On his way to New York following his meeting, Yildirim defined his meeting with Pence as “very productive.”
The Turkish premier also said that he conveyed Ankara’s expectations of an end to all activities of Gulenists in the US and the extradition of their leader Fethullah Gulen, a Turkish cleric considered to be the mastermind behind last year’s coup attempt in Turkey.
Yildirim said that on the topic of the need to reactivate a UN-backed Geneva process for the settlement of Syrian conflict, “I told them that the Astana talks are not an alternative to Geneva, and we have to stop the civil war with a new formula.”
The recent visa row, which was sparked by the arrest of two local employees at the US Consulate in Istanbul, highlighted deteriorating relations between Ankara and Washington, which mutually suspended the processing of all non-immigrant visas for each other’s citizens last month.
In an attempt to mend the rift, the consular missions of both countries resumed visa services on a limited basis, “prioritizing medical, humanitarian, and student visas,” just two days before the Turkish state visit to Washington.
Ozgur Unluhisarcikli, who heads the German Marshall Fund in Ankara, highlighted the fact that “at the joint press conference during Turkish President Recep Tayyip Erdogan’s visit to Washington, Trump said that the US and Turkey would have an unbeatable friendship, but relations got even worse afterwards.”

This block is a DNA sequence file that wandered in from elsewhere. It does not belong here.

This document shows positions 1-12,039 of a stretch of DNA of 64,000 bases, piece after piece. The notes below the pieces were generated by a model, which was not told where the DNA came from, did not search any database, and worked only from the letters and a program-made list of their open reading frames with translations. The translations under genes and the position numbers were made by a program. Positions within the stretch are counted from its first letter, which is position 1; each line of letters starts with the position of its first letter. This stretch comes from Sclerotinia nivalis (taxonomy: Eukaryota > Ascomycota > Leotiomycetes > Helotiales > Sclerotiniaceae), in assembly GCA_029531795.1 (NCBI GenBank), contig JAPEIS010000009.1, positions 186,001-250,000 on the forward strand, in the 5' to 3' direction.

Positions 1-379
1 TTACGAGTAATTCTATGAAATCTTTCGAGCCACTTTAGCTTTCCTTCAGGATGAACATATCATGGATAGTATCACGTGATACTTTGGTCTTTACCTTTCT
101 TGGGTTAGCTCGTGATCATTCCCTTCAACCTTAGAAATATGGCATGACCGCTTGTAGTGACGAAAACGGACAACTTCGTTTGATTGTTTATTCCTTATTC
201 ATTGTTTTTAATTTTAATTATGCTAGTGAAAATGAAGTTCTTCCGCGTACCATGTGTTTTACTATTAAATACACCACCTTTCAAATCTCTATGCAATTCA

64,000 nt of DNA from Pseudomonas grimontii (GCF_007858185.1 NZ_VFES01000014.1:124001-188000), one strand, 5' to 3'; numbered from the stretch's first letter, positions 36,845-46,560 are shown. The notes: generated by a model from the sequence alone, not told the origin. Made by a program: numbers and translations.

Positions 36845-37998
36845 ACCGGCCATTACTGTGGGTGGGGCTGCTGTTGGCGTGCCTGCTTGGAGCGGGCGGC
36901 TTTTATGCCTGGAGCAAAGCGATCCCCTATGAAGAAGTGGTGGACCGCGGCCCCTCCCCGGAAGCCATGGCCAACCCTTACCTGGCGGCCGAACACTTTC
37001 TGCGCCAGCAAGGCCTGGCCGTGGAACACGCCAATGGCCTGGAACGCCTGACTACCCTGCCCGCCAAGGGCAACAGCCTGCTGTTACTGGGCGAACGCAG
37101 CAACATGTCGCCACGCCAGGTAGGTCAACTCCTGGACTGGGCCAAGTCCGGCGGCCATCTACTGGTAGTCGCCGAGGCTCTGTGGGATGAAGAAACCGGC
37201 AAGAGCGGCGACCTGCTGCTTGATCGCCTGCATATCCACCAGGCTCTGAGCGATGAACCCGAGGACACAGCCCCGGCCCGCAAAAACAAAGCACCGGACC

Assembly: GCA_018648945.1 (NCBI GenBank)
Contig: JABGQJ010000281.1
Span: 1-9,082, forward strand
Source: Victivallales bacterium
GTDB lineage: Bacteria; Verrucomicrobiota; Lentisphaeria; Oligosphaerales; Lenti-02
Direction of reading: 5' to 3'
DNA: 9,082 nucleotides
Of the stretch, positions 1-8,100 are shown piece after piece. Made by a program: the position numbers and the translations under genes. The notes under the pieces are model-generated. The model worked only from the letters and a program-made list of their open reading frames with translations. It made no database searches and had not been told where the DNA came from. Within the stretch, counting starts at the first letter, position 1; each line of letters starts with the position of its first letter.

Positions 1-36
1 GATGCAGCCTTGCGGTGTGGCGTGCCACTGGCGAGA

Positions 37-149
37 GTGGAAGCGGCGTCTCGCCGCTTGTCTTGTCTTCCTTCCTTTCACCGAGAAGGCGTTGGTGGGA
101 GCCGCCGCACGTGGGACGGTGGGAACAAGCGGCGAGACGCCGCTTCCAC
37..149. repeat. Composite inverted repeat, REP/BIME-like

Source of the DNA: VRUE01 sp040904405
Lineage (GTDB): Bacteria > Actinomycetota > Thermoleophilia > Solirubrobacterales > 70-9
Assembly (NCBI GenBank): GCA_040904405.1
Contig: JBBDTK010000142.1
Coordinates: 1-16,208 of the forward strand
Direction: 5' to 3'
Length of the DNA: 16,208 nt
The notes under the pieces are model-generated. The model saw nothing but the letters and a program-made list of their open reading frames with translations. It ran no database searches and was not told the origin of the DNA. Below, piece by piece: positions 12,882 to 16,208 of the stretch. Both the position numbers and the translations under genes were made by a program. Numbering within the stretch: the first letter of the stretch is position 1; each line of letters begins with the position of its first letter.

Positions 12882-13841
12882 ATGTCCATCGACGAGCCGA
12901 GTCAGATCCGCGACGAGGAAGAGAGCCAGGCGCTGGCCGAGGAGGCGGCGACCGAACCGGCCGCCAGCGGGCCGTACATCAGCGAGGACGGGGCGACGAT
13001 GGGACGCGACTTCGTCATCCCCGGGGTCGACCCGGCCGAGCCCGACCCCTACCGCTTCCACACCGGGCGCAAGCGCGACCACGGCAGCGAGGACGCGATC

“When Erdogan and Trump met on the sidelines of the UN General Assembly in September, Trump said, ‘I think right now we are as close as we’ve ever been,’ and the relationship got no better,” he told Arab News.
Similarly, according to Unluhisarcikli, opening a new page in the relationship that was announced by Pence is, for now, just a rhetorical statement.
“The crisis between the US and Turkey is both very broad and very deep and can’t be resolved in the short term, particularly when tactics take over strategy in Washington and policy in Ankara is based on the never-ending election cycle,” he said, adding that in the medium term both allies would have to think more strategically, and that is when the “new page” would be opened.